Apr 112017
 
wilma bunny ears

Easter for our pets brings many temptations that aren’t good for them. Remember that your dogs will be curious about new items like Easter lilies, Easter basket grass and chocolate. With Easter right around the corner, remember to take a few extra precautions to keep your pets safe.

Easter Baskets

While the Easter grass makes for a pretty basket, the colorful filler can be dangerous if ingested by your dog. Use tissue paper if you need filler to help plump up your basket.

Easter Egg Hunts:

Easter egg huntWhether you are hiding real or plastic eggs, make sure you know how many you have hidden. If your dog finds a plastic egg and eats or chews on it he could have intestinal problems. If your dog finds a forgotten real hidden egg a few days later and eats it, he may have an upset stomach. Once the hunt is over, count the eggs and gather up any undiscovered ones.

Easter Goodies

Favorite Easter candies, like Chocolate bunnies may be yummy, but very dangerous if a dog gets a hold of one. Sugar free candies and baked goodies that contain the sugar substitute Xylitol are also dangerous for your dog. Keep Easter candies and treats away from your dog.

Easter Lilies

As pretty as Easter Lilies are, they are poisonous for both dogs and cats if ingested. In most situations, symptoms of poisoning will develop within six to 12 hours of exposure. Early signs include vomiting, loss of appetite, lethargy and dehydration.

 

Easter Dinner

With the smells of the Easter ham or turkey in the oven, dogs become curious and try to help themselves. Seasonings, spices and herbs, drippings may taste great, but it can cause gastrointestinal upset and central nervous system depression to pets if eaten in large quantities. Remind family members not to give your dog any human food.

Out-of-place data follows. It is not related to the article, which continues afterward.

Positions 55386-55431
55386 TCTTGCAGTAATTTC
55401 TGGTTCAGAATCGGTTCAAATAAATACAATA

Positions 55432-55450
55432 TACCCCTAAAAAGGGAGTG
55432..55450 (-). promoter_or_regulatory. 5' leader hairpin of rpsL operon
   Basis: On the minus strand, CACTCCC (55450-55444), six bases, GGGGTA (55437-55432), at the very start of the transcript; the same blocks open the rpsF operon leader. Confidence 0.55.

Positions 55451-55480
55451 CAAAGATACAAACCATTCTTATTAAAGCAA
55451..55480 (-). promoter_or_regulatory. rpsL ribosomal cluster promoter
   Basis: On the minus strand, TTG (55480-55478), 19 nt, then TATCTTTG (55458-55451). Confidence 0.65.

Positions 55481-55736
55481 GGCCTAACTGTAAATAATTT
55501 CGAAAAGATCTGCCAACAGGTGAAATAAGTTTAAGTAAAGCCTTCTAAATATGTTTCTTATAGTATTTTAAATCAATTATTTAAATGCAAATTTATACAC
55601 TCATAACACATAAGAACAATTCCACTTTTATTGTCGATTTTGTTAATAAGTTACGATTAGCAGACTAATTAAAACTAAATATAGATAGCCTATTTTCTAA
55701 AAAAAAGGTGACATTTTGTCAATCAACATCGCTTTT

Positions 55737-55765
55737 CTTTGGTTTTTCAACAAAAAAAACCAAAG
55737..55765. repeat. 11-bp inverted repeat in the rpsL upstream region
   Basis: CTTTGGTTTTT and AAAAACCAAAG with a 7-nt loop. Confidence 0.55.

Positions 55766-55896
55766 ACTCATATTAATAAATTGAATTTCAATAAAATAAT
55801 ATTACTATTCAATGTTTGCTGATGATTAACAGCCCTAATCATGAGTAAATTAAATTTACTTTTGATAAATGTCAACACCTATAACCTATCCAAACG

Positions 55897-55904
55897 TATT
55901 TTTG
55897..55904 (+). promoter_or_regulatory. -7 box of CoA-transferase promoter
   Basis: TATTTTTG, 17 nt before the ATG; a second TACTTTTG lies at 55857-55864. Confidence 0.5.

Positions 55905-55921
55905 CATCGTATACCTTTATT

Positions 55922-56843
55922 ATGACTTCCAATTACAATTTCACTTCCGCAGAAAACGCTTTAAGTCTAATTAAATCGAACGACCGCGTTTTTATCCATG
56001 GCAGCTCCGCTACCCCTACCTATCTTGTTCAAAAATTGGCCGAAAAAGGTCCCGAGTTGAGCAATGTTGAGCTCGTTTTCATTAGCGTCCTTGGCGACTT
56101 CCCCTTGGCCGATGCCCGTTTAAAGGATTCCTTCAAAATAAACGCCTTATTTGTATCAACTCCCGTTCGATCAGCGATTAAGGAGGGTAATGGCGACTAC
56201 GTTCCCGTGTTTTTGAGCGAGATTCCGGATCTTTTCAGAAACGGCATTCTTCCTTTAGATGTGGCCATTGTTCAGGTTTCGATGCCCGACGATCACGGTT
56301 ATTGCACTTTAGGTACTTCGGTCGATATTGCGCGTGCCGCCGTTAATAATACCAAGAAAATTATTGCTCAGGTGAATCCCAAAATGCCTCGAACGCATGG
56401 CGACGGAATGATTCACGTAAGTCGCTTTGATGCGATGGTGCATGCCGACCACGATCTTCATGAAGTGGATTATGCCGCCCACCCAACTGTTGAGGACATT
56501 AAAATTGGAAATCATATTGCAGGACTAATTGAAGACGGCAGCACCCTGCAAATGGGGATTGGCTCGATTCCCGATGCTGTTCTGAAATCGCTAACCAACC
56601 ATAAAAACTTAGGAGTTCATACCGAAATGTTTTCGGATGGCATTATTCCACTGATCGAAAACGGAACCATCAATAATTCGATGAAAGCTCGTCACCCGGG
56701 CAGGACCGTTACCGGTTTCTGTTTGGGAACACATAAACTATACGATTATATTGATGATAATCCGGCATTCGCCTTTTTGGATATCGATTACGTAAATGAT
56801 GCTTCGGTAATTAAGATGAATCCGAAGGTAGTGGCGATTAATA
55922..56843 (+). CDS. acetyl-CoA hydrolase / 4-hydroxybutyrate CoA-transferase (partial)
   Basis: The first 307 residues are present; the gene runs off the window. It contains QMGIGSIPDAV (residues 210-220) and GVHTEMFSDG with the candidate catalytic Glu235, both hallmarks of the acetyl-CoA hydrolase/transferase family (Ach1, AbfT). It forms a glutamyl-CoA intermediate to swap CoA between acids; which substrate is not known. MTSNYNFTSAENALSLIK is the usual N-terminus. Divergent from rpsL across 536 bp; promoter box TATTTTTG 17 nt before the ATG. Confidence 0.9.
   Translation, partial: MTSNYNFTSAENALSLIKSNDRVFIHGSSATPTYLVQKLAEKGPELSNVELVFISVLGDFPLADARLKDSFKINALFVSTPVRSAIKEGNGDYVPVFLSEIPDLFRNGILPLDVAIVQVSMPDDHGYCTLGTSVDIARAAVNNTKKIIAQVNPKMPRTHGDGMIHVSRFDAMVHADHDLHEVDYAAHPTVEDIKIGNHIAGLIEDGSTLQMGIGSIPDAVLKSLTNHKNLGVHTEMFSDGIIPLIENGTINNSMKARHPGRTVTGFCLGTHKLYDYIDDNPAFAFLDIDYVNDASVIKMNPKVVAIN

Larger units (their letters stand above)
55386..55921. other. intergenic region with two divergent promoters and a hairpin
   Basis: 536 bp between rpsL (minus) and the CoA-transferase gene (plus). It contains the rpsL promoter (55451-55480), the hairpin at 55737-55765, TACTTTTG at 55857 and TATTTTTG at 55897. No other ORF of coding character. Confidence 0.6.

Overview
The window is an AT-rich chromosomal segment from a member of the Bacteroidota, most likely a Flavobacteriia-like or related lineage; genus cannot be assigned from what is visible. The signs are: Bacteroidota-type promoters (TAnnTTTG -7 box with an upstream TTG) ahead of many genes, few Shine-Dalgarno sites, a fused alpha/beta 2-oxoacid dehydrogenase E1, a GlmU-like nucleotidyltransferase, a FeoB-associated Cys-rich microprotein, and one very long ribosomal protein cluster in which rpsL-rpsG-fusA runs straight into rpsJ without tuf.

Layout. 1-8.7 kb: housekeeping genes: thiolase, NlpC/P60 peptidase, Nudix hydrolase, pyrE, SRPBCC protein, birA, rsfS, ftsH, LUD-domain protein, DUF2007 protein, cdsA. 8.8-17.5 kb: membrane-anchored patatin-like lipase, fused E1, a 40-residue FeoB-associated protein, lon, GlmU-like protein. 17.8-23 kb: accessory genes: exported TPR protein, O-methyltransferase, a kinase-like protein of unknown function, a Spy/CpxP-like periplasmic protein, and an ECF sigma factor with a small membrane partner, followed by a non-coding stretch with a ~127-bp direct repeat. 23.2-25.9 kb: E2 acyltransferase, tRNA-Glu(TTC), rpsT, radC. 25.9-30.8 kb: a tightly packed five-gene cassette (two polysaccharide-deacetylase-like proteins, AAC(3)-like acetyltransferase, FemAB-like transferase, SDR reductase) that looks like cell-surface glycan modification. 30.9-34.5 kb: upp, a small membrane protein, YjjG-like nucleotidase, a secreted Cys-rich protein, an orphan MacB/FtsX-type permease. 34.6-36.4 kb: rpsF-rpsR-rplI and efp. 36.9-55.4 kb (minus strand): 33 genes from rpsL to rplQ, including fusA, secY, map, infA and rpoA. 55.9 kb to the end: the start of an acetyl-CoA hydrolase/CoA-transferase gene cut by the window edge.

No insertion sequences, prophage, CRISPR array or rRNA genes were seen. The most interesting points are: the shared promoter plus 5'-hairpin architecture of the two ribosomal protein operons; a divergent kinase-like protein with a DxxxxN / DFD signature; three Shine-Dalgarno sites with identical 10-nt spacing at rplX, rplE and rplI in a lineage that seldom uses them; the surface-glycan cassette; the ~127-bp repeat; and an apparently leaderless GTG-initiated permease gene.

pup & chickIn addition to these tips to keep you dog safe, remember that  while live bunnies, chicks and other festive animals are adorable, resist the urge to buy them—these cute babies grow up fast and often require specialized care!

 

 

Jeri Wagner is a canine behavioral therapist and master trainer. Jeri uses a natural training system leveraging the same communication methods – body language and voice control – that dogs follow as part of their instinctive pack mentality. Training takes place in the home where the problems generally occur. Jeri trains in western Montgomery County, northern Chester County and eastern Berks County. For more information, call 1-877-500 BARK (2275) or visit www.barkbusters.com.

 

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 April 11, 2017  Featured, Training Tip Tuesday Tagged with: ,

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